Heartwarming: Law & Order: Criminal Intent
- For a procedural crime drama, Law and Order: Criminal Intent has its share of Heartwarming Moments. Almost all of them center around Goren and Eames's relationship.
- Eames's testimony in "In the Wee Small Hours" where she is forced to read a letter she wrote asking for a new partner. As she explains, the camera cuts between her devastated face and his hurt-yet-sympathetic face. She says he is an "acquired taste;" in the hallway afterwards, he cuts off her apology and agrees that he is an acquired taste and was lucky she withdrew the letter.
- Goren rarely calls Eames by her first name, but when they conclude that her husband's supposed murderer was wrongfully convicted, he calls her "Alex" and everyone in the audience squees.
- Alex taking the Captain's job just long enough to ensure Goren is treated kindly in his exit interview before resigning as a police officer, unable to continue on the job without her beloved partner. Cue massive, massive shipping squee and one of the most satisfying exits for a pair of characters in television history.
- The series finale, in which Eames picks up Goren from his psychologist appointment with a warm smile. Earlier in the episode there had been a heavy emphasis on the subject of love, and the ending shot (of them driving away together) assures the audience that whether it's platonic or romantic, there is definitely a lot of love in this partnership.
- In a convoluted sort of way, the following: In "Gemini" (Season Two, Episode Two), the bad guy of the episode just melts down while in session with his paranoid schizophrenic brother. He just blows up and starts screaming about how said brother was a hindrance and a burden and useless. The brother looks at him, visibly saddened. As they cart the bad guy out, his brother turns to him and says:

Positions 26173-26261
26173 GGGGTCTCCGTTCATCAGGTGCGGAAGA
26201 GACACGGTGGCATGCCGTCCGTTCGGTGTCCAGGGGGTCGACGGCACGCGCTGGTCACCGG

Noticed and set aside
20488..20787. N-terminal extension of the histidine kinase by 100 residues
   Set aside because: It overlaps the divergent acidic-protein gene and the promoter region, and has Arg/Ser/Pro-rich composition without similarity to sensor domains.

It's okay, Spence. We're still brothers.
- Logan finally getting saved from exile on Staten Island after ten years and being allowed to join the Major Case Squad. His former boss, Lt. Van Buren at the 27th, apparently tried for years to get him back.
- In "The Prisoner," Goren and Eames begin investigating the case of a prison warden whose wife was held for ransom for over a decade and seemed to have developed Stockholm Syndrome. It then turned out the warden had actually paid one of his prisoners to kill his wife in exchange for his freedom, but the prisoner simply held her for three days and let her go, only she had nowhere else to go and had no desire to go back to her husband. She was trying to acquire a loan to start a greeting card company, and the warden feared that a credit check would reveal the money he had stolen and placed in an old account under her parents' names. Beyond that, the husband is an emotionally manipulative asshole whose philosophy on women is that there are two kinds, "showdogs and mutts." Goren and Eames trick him into revealing that he is still the condescending asshole he was ten years ago to get the wife to confess that he's been lying, and while they're dragging him away, Goren tells the wife that she's free to leave. She realizes after all those years she really is and quietly thanks the two.